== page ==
Take the 2-minute tour ×
Genealogy & Family History Stack Exchange is a question and answer site for expert genealogists and people interested in genealogy or family history. It's 100% free, no registration required.

I have photocopies of clerical censuses from 1828 & 1838 from a parish in Herefordshire, England.

In fact the details given offer more information than state censuses. Have researchers found these in their area of research or is it a one off?

I discovered them in the records office in Hereford by total chance....I'd like to know if anyone else has found the same.

share|improve this question

3 Answers 3

There are all sorts of other censuses taken by various groups for various purposes. The book "Local Census Listings 1522-1930: Holdings in the British Isles" by Gibson & Medlycott (pub. Federation of Family History Societies, 1997/2001) lists as many as the authors were able to find. If yours are the Much Marcle lists, they are mentioned.

However, don't get too excited - Tarrington also has a census for 1781 in Hereford Record Office, but the other Herefordshire ones (of which there are some 6 or 7) only give names of the householders (plus number of people in the house).

(Various bookshops appear to have copies)

share|improve this answer
    
You are right Adrian, it was Much Marcle. What was so important for me was members who left the family home were mentioned .... where they lived and if daughters what their married name was. –  Kevin Jan 1 '13 at 16:43
    
Wow - sounds like gold dust! –  AdrianB38 Jan 1 '13 at 22:59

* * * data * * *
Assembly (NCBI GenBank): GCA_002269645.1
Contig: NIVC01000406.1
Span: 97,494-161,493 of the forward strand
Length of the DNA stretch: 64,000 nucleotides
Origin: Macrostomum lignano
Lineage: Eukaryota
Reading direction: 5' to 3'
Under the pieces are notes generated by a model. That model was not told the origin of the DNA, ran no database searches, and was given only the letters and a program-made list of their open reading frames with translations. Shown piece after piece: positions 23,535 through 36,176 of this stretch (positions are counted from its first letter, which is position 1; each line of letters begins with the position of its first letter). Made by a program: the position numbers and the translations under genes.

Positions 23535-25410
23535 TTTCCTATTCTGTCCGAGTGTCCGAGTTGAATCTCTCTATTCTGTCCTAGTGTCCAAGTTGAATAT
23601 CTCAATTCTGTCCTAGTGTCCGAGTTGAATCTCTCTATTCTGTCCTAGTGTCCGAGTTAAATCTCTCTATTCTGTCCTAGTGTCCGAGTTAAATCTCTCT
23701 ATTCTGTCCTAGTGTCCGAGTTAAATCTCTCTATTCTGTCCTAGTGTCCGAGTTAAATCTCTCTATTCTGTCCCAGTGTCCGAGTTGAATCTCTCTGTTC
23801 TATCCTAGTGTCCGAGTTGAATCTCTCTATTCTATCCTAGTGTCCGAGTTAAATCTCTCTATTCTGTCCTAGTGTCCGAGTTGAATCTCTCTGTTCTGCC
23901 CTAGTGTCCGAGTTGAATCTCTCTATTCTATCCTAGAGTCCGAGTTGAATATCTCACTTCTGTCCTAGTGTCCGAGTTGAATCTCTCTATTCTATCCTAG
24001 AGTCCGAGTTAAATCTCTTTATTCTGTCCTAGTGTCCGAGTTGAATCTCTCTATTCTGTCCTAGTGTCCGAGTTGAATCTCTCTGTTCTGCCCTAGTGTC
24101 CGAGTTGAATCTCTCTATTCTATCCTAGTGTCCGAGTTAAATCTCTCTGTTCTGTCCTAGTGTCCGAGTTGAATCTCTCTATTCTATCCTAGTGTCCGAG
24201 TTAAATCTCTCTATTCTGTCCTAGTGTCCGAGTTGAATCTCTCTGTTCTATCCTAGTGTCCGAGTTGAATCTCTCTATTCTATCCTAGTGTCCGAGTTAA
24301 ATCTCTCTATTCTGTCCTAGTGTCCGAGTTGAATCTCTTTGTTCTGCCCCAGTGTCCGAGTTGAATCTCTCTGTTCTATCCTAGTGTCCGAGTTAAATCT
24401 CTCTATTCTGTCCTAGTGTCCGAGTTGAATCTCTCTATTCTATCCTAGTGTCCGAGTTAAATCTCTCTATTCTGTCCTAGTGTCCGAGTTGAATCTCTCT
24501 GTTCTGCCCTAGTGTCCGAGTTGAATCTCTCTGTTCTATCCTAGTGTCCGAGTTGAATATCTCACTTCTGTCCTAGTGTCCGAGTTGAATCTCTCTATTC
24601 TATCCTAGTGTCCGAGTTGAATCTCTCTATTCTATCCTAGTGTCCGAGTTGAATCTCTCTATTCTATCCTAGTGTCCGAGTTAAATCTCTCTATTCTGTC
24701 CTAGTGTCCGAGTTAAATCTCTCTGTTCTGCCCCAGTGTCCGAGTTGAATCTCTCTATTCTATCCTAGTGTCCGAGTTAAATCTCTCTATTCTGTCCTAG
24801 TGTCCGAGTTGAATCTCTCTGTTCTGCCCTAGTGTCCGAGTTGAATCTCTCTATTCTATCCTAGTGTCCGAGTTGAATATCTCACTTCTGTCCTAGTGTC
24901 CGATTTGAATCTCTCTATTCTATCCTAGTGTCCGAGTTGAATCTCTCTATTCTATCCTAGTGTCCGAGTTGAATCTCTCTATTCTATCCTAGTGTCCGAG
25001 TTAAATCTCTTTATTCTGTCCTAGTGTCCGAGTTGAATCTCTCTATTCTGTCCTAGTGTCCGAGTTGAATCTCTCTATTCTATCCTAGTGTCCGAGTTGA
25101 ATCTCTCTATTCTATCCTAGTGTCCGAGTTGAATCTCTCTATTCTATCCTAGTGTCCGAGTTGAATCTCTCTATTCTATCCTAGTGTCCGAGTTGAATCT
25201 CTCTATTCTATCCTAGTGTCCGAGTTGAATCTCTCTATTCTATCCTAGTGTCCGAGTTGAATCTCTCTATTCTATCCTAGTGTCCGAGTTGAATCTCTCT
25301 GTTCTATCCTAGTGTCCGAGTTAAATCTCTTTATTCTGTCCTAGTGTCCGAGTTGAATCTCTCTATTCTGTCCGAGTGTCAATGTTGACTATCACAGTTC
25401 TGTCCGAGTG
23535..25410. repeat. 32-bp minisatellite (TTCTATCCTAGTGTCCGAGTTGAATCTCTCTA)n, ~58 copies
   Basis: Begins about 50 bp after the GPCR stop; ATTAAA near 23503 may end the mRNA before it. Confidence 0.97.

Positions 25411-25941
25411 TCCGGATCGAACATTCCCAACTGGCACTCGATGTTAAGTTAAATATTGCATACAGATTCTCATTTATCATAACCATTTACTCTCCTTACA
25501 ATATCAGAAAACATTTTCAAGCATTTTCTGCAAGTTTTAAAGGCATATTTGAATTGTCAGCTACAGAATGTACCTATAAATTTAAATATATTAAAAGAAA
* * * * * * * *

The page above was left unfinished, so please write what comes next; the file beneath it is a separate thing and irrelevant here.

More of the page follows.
There were a number of censuses of various parishes in Dorset. I have used the 1790 census of Corfe Castle extensively.

Transcribed from Hutchins “History and Antiquities of the County of Dorset”, Second Edition, and donated to the Dorset OPC Project by Kim Parker.

The Reverend Hutchins conducted and published this census of Corfe Castle in order to demonstrate to the authorities the utility of such an exercise as an aid to improving the administration of the parish.

There are many fascinating insights into the life and times that would be completely missing in the more formal censuses. It lists, where possible, the occupation and income of the individual.

HIBBS Mary; 74; Widow; On parish pay

Lodgers:

WELSH Barth.; 74; Mar; On parish pay 1s

WELSH Urs.*; 50; Mar; Knits

HIBBS Mary**; 16; ; Spins; On parish pay

*bast daughter of M. Hibbs

**bast daughter of Urs. Welsh, an idiot

And such gems as:

HIBBS Robert; 73; Mar; Shoemaker

Robert Hibbs’ wife has eloped

...

George Keats has only the use of one arm.

...

UMBY Jane; 31; Mar; Knits; 1s 6d

Husband run away

'''

PITT W. M.; 36; Mar; Independent Fortune

This is William Morton Pitt see here for a brief discussion of his parliamentary work.

share|improve this answer
2  
+1 for the gems! –  GeneJ Dec 31 '12 at 1:54

The GenUKI site is a good starting point if you are wondering what local records might be available for a particular location (at the county level for most places and down to individual parishes for some).

Even if GenUKI does not identify particular sources that will interest you, it will list valuable repositories that will reward further searching.

In addition to Gibson and Medlycott (suggested by AdrianB38) you might also chase up a copy of

Pre-1841 censuses & population listings in the British Isles by Colin R. Chapman, Lochin Publishing, c1994. (A copy is available in the Salt Lake City Family History Library, call no. 942 X27cc 1994.)

share|improve this answer

Your Answer

 
discard

By posting your answer, you agree to the privacy policy and terms of service.

Not the answer you're looking for? Browse other questions tagged or ask your own question.